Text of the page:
U-20 World Cup
Young Yanks Make Strong Statement, Beat NZ 4-0
June 02, 2015
AFTER SATURDAY'S NARROW 2-1 WIN over the mysterious minnow Myanmar to open its 2015 under-20 World Cup campaign, questions arose about Tab Ramos' talent-laden American squad.
Had we all overrated this group? Did these young Yanks have enough time together to develop chemistry? Would this U-20 team crash out of the Group Stage like so many others before it?
Tuesday's decisive 4-0 win over host nation New Zealand put those concerns to rest as the Americans advanced to the knockout stage of the tournament and now sit atop Group A with six points after two games. Rubio Rubin opened and closed the scoring, while Emerson Hyndman and Paul Arriola added tallies for the U.S.
Neither of Rubin's goals were highlight reel material, but his relentless work rate and strong technical play are lovely to behold. His first strike came in the sixth minute, an entirely unnecessary tap-in of a Bradford Jamieson shot that was bouncing toward the back of the net. (Jamieson celebrated like it was his goal to claim, but match officials ruled otherwise.)
Rubin's second came at the 83rd minute mark, after the match had been decided, when a series of defensive gaffes by the All Whites gifted the Oregon native with a freebie in front of net.
Rubin's enterprising play also created Hyndman's 34th-minute goal, the second of the tournament for the Fulham midfielder. Rubin seems utterly unwilling to give up on any ball, and after outfighting a New Zealand defender for a 50-50 ball, Rubin flicked a shot on goal. Goalkeeper Oliver Sail pushed the shot away but it fell to a streaking Hyndman who, for the second game in a row, ran onto a free ball in front of goal and calmly slotted it into the back of the net.
Paul Arriola's strike in the 58th minute was a beauty, a perfectly placed right-footed blast that ricocheted off the far post and then edged over the goal line. But it was Zelalem's build-up play and eventual assist that made the sequence truly memorable.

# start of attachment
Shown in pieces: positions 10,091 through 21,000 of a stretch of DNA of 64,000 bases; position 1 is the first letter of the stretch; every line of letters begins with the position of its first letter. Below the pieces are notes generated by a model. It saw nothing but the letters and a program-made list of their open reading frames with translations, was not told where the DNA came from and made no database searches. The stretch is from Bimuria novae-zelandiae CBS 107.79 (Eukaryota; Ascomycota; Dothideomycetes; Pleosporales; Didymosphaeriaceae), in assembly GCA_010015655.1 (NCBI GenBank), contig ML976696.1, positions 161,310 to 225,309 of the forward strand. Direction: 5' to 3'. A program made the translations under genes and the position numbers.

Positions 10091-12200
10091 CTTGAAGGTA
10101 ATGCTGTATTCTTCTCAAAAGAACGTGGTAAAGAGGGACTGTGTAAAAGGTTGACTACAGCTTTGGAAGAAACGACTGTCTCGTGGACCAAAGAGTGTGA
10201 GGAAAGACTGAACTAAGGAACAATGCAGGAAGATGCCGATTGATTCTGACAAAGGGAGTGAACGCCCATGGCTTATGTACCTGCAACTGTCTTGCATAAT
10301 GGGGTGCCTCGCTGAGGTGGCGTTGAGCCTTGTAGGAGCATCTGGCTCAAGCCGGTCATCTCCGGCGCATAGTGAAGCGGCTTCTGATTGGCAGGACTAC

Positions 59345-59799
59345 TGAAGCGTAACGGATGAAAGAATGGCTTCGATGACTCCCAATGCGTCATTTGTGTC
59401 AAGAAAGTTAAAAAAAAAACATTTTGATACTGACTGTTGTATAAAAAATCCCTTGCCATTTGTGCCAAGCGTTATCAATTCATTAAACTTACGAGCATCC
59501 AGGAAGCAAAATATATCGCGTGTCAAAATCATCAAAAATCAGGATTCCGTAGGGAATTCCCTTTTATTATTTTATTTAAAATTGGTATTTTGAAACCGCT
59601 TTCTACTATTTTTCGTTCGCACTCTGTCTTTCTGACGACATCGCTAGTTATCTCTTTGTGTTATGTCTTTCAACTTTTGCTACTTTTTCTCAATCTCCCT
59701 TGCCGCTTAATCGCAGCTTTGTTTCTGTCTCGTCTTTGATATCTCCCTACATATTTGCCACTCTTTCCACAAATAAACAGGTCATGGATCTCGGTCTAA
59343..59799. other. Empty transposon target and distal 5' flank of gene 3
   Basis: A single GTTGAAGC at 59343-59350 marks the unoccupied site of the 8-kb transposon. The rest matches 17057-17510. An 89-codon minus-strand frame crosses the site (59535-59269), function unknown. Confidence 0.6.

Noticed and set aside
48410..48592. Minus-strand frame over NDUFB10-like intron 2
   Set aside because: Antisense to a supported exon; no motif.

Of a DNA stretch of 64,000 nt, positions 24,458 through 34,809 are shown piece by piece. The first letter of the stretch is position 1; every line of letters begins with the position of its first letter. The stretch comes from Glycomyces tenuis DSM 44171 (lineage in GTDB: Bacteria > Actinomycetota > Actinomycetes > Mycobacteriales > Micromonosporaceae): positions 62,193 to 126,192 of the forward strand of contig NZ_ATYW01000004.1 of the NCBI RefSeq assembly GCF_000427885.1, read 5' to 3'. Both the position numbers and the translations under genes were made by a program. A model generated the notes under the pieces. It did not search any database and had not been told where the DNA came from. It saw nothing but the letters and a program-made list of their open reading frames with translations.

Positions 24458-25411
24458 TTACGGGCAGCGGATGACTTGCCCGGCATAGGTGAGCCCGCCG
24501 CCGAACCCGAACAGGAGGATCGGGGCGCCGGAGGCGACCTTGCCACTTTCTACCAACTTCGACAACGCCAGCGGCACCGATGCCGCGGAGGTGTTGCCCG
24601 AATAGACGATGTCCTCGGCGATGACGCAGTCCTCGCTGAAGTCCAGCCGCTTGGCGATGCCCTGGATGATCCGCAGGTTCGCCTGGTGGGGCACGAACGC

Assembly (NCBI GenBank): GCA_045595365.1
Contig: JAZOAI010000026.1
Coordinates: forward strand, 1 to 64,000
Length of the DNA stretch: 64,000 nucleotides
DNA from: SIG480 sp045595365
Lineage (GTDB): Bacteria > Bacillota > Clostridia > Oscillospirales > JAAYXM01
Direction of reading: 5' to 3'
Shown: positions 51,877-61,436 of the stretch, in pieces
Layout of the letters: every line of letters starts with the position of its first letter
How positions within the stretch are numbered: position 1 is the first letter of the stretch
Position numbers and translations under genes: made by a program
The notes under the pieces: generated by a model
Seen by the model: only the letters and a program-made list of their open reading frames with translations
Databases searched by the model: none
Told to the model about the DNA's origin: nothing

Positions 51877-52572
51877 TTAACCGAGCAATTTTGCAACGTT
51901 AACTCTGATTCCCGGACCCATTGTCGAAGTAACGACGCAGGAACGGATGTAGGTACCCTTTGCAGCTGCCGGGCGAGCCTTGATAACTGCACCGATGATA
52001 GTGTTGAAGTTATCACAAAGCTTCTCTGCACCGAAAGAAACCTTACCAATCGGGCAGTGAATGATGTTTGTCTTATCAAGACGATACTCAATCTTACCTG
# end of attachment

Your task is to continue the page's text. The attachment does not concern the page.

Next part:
Though surrounded by four—or was it five?—defenders, Zelalem nonchalantly danced his way through the heart of New Zealand's defense and then delicately placed a perfect pass in the perfect spot to give Arriola a chance to shine.
Although the Arsenal reserve came off the bench in the first match of the tournament, expect him to be a fixture in Ramos' Starting XI going forward. Zelalem's vision and skill on the ball were nothing short of spectacular, and together with Hyndman the U.S. now has two impressive central midfielders it can rely on to create and distribute.
All told there are eight players on this U.S. U-20 squad in the latest ASN 100 ranking of the top American players in the world, and 17-year-old Carter-Vickers validated his spot on the list with a dominating display at both ends of the field. Solidly built and blessed with an eye for danger, he is a rock in central defense. Carter-Vickers also contributed in the attack, narrowly missing a first-half goal when his header hit the crossbar. He also delivered two shots on goal.
While the pair of wins are encouraging, Sunil Gulati shouldn't start planning parade routes just yet. Myanmar was a technical-but-undersized opponent that punched above its weight and New Zealand looked like a U.S. side from 15 years ago—big and athletic and very committed....but not very good. Stiffer challenges await Ramos' men.
With its place in the knockout round now secured, however, Ramos has the luxury of resting a few players for Friday's final group stage contest against Ukraine (3am ET, Fox Sports 1), which defeated Myanmar 6-0.
Thoughts on the game? Thoughts on the U-20 showing so far? Share your take below.
John Godfrey is the founder and editor in chief of American Soccer Now.